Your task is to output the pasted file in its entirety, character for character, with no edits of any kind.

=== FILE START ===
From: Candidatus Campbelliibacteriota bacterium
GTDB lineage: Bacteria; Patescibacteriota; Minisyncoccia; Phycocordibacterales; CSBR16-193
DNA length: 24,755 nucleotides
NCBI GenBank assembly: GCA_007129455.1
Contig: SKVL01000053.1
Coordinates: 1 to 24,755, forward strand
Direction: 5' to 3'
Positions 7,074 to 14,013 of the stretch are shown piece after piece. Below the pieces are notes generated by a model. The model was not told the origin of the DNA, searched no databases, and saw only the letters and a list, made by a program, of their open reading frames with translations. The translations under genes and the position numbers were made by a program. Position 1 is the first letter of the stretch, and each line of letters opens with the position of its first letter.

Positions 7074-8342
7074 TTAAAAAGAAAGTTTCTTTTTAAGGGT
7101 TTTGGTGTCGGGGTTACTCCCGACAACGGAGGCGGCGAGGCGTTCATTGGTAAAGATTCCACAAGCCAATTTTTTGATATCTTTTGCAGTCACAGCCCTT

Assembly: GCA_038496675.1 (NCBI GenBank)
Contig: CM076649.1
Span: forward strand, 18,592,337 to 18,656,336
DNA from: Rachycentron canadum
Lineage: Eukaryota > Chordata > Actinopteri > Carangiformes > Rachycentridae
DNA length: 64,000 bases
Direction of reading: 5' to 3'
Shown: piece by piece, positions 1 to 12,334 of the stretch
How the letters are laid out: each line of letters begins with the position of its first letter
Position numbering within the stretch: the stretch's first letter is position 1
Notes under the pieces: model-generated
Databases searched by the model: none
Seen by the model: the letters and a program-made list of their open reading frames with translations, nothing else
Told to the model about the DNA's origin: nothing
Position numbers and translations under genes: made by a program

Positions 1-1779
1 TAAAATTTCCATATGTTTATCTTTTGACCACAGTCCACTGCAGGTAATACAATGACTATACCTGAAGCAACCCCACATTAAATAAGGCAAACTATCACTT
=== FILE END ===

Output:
From: Candidatus Campbelliibacteriota bacterium
GTDB lineage: Bacteria; Patescibacteriota; Minisyncoccia; Phycocordibacterales; CSBR16-193
DNA length: 24,755 nucleotides
NCBI GenBank assembly: GCA_007129455.1
Contig: SKVL01000053.1
Coordinates: 1 to 24,755, forward strand
Direction: 5' to 3'
Positions 7,074 to 14,013 of the stretch are shown piece after piece. Below the pieces are notes generated by a model. The model was not told the origin of the DNA, searched no databases, and saw only the letters and a list, made by a program, of their open reading frames with translations. The translations under genes and the position numbers were made by a program. Position 1 is the first letter of the stretch, and each line of letters opens with the position of its first letter.

Positions 7074-8342
7074 TTAAAAAGAAAGTTTCTTTTTAAGGGT
7101 TTTGGTGTCGGGGTTACTCCCGACAACGGAGGCGGCGAGGCGTTCATTGGTAAAGATTCCACAAGCCAATTTTTTGATATCTTTTGCAGTCACAGCCCTT

Assembly: GCA_038496675.1 (NCBI GenBank)
Contig: CM076649.1
Span: forward strand, 18,592,337 to 18,656,336
DNA from: Rachycentron canadum
Lineage: Eukaryota > Chordata > Actinopteri > Carangiformes > Rachycentridae
DNA length: 64,000 bases
Direction of reading: 5' to 3'
Shown: piece by piece, positions 1 to 12,334 of the stretch
How the letters are laid out: each line of letters begins with the position of its first letter
Position numbering within the stretch: the stretch's first letter is position 1
Notes under the pieces: model-generated
Databases searched by the model: none
Seen by the model: the letters and a program-made list of their open reading frames with translations, nothing else
Told to the model about the DNA's origin: nothing
Position numbers and translations under genes: made by a program

Positions 1-1779
1 TAAAATTTCCATATGTTTATCTTTTGACCACAGTCCACTGCAGGTAATACAATGACTATACCTGAAGCAACCCCACATTAAATAAGGCAAACTATCACTT